4. Loretta Saunders
The tragedy of Loretta Saunders played out in other provinces, but the Inuk student's Labrador roots made the story compelling here, as well. Saunders' body was found in the median of a New Brunswick highway in February; her Halifax roommates face charges of first-degree murder in her death. Compounding the sadness of the story was the fact that Saunders had been studying the plight of murdered and missing aboriginal women.
5. Judy Manning appointed to cabinet
Judy Manning was little-known outside some legal and political circles when Premier Paul Davis made the unusual move of appointing the unelected lawyer straight to cabinet, as minister of justice and public safety. Manning was unapologetic when she refused to run in any of three upcoming byelections (the PCs wound up losing all of them to the Liberals), defended a prior workers' compensation role that left most of her decisions unfiled, and implied that questions about her connections (including her romantic relationship with Leo Power, Davis' campaign organizer) were sexist.
6. Frank Coleman
Not so long ago, Frank Coleman's place in political circles was quite different than it was today. The only one of three outsiders to stay in the spring leadership race (Wayne Bennett was kicked out, Bill Barry dropped out), Coleman thus earned the descriptor "premier-designate" even though the Corner Brook businessman was barely known to most people in the province. Though intent on bringing a fresh voice to the Tories, Coleman wound up halting his own political career aspirations in June, weeks before he was to have been sworn in as premier.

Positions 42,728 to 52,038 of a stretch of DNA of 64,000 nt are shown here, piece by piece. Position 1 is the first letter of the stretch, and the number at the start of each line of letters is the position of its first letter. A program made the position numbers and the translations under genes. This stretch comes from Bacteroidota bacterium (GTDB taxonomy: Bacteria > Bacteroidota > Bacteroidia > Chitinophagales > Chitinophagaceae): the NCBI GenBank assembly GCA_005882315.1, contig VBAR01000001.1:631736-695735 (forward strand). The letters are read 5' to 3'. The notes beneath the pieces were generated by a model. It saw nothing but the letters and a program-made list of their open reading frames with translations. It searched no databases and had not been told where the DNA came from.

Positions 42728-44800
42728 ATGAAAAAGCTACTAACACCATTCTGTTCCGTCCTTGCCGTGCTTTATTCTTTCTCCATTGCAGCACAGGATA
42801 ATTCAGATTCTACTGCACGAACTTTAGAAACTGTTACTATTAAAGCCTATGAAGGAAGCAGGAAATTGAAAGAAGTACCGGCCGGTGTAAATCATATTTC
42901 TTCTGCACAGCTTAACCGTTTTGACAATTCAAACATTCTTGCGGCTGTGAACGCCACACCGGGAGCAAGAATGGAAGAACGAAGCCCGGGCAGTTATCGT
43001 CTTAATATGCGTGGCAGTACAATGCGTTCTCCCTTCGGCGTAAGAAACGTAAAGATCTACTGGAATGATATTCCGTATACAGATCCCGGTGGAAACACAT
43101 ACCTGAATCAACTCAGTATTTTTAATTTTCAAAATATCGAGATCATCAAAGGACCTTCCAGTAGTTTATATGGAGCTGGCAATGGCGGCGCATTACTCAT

7. Pynn-Butler trial
The Supreme Court trial of Philip Pynn and Lyndon Butler came out of a fatal shooting on Portugal Cove Road that followed what police described as a botched robbery attempt. It also provided an absorbing look into a criminal subculture. By its end, parts of the Crown's case fell apart, with Pynn convicted of manslaughter in the death of his friend Nick Winsor, and Butler cleared on all charges against him.
8. 'Mudder, I'm stuck'
A short, hilarious video recorded in a Shea Heights home after a whopping dump of snow in early April turned out to be just the giggle that people around the province needed. Around the province? Scratch that; Barry Horlick's snowbound adventure tickled the funnybone of people around the world, and evidently still resonates; it outpolled many, far more serious options on our list.
9. Tory troubles
It was a year that many in the governing Progressive Conservatives will not remember kindly: a leadership process that started in January and was not settled until the fall; a string of byelection losses; a sustained lack of traction with voters; and now a mounting deficit. New premier Paul Davis admits he has not yet been able to catch a break.
10. Oil prices plummet
The government was bullish about oil prospects when it pegged Brent crude at US $105 for the year. The price barely stayed in that range, by fall was in a freefall that put the government coffers deep in the red. In a financial statement earlier this month, Finance Minister Ross Wiseman said the government now expects to finish its fiscal year with a deficit of $916 million.